Copyright photos now or regret it down the road. Whether you’re a professional photographer or hobbyist, protecting your photos is crucial. In the United States, copyright is established as soon as you click the shutter on your camera. On top of that, according to the Berne Convention you automatically own the copyright on any original photographs that you take.
However, that’s not enough to protect you in case you need to file a lawsuit for copyright infringement. As such, registering your photos with the U.S. Copyright Office is a smart decision.
In this post, we’ll explain:
- what is copyright;
- how to copyright photos through the United States Copyright Office;
- other ways to copyright your photos;
- and so much more.
Table of contents
What is Copyright?
The copyright law was created to protect designers, artists, and creators. Possessing a picture’s copyright means that you have the exclusive right to replicate the photograph. You can also create derivative works based on your photo, distribute copies, and showcase them on social media.
If you’re a professional, we advise you to register a copyright so that you can pursue statutory damages.
Poor man’s copyright is a basic alternative to copyright registration. This method is used to register data by the postal service, notary, or via email.
How to Copyright Photos With the U.S. Copyright Office
This copyright protection platform allows you to register copyright ownership and add a copyright notice for 750 photos at one time for a $55 fee. Let’s go through the process, step by step.
1. Visit their Website
To start, you’ll need to visit the official website for the U.S. Copyright Office and create an account.
2. Start The Registration Process
Once you’ve completed the registration process, you’ll be redirected to the portal where you can start to register your copyright. You can choose to register a singular photo or a group of photos by clicking the appropriate link on the left-hand side.
For this tutorial, I’ve selected the option to register a group of published photos.
3. Choose Group Type
When you click the start button, you’ll need to select group type from the drop-down and confirm that you meet eligibility requirements.
4. Submit Group Information
The next step requires you to fill out information for the entire group of photos you’re submitting. You’ll need to create a new group for the photos by clicking the New button.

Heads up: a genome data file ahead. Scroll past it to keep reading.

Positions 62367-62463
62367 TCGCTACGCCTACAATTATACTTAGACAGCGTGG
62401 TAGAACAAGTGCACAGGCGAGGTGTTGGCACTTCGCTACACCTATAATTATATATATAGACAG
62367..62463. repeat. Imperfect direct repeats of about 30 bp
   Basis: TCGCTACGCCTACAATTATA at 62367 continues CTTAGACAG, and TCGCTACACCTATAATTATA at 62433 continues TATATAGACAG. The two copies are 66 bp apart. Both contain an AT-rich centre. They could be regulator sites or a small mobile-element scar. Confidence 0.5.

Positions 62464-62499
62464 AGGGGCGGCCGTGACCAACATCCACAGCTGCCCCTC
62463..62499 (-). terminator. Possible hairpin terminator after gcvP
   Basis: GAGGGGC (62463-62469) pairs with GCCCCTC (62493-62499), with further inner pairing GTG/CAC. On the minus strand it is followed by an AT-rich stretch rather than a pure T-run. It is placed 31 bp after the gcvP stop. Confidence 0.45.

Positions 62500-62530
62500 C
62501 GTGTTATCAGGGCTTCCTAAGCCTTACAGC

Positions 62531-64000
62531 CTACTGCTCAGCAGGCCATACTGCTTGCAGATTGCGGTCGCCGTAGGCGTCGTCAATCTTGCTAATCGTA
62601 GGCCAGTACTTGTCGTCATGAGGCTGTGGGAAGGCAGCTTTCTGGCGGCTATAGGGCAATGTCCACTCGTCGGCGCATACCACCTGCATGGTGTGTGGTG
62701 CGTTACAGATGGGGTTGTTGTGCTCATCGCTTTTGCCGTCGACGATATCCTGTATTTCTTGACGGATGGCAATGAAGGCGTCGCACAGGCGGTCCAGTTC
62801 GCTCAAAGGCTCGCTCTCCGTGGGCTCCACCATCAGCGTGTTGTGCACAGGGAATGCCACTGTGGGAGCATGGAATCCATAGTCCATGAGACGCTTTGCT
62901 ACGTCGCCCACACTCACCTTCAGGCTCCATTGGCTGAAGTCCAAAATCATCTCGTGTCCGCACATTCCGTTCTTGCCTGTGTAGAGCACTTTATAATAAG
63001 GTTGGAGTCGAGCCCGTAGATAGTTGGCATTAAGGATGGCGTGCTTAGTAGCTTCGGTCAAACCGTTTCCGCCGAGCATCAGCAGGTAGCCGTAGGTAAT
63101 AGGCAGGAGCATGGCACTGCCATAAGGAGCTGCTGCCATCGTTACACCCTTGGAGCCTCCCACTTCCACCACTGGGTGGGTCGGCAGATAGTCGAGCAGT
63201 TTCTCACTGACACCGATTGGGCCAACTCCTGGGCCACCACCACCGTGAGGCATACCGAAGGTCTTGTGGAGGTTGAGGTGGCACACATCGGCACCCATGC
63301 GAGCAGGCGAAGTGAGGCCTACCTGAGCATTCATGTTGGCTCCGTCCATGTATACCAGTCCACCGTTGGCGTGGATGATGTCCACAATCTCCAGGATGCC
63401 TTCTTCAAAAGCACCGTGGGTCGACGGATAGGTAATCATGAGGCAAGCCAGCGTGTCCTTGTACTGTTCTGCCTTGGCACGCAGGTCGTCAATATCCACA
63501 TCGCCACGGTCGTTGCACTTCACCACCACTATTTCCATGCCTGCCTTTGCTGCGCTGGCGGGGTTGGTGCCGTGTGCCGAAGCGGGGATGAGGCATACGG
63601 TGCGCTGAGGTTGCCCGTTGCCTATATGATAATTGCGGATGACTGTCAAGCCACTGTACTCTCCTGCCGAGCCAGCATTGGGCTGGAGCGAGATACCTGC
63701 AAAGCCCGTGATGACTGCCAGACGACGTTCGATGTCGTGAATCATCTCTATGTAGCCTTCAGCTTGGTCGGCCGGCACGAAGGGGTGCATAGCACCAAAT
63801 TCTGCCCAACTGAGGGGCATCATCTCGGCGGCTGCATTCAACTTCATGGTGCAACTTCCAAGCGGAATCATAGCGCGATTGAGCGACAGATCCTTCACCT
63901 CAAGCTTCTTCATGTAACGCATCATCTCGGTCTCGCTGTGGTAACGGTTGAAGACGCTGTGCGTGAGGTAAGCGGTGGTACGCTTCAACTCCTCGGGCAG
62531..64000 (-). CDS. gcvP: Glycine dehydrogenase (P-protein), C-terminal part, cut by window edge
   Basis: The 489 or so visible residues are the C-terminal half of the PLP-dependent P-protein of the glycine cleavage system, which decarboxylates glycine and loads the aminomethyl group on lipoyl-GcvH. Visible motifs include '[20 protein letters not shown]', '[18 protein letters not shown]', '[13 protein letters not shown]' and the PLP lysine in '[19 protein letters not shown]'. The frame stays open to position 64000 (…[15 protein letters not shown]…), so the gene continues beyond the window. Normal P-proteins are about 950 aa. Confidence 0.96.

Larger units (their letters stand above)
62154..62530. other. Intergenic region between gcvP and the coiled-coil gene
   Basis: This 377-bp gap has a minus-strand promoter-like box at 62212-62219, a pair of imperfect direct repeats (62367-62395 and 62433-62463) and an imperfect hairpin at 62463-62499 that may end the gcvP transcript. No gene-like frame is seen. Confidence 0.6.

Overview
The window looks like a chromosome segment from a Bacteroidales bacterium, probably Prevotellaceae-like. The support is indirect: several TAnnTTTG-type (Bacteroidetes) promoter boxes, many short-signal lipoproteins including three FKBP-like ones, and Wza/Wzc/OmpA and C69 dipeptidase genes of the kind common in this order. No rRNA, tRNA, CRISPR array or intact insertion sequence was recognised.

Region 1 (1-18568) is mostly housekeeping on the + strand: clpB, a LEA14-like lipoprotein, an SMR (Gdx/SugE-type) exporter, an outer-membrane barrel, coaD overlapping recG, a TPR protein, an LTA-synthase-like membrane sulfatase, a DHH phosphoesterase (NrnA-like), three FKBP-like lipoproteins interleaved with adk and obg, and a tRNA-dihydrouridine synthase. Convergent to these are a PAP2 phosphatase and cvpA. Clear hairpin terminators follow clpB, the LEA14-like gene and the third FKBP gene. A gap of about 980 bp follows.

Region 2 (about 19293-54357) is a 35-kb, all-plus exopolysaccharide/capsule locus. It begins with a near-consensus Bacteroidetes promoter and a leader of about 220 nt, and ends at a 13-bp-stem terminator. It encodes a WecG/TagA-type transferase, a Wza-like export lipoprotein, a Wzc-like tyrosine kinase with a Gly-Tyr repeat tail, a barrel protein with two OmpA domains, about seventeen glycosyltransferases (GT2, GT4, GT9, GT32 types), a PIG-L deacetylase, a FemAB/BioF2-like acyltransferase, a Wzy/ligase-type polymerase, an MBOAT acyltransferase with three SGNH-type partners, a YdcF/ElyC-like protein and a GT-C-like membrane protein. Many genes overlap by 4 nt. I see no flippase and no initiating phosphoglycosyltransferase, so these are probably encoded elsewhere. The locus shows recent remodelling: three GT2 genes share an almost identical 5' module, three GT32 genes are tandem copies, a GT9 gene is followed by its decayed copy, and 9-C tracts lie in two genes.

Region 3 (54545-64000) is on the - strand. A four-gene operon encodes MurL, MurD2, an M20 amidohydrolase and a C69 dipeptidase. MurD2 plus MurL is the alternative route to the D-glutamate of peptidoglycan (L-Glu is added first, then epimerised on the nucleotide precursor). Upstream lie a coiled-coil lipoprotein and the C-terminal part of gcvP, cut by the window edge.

Then, enter the group name and fill out the information about the photos which include publication year, number of photos, and year of completion.
5. Submit Photo Titles
Once you’re done entering group information, you’ll need to click the New button again and enter the information for individual photos.
Enter how many photos will be submitted on this screen and then enter their titles. Keep in mind that the titles are limited to 1955 characters so if you’re submitting a large number of photos, you’ll have to repeat this step until all the photo titles have been added.
6. Enter Author Information
When you’re done entering titles for your photos, click the Continue button to proceed with the registration process. You’ll need to enter your name or your photography business name.
7. Enter Claimant Information
The next step requires you to enter claimant information. You can easily do this by clicking the Add me button to have your information automatically filled out.
8. Fill Out Rights and Permissions Information
You’ll also need to provide the information for the person who should be contacted regarding copyright management information. If you have a lawyer or an attorney who handles this for you, you can fill out their information. You can also enter your own information by clicking the Add me button.
9. Enter Correspondent Information
On the next screen, you’ll need to enter the contact information for the person that should be contacted regarding your copyright registration application.
10. Enter Your Address
On this screen, enter your mailing address where your copyright registration certificate should be mailed to.
11. Fill Out Special Handling Information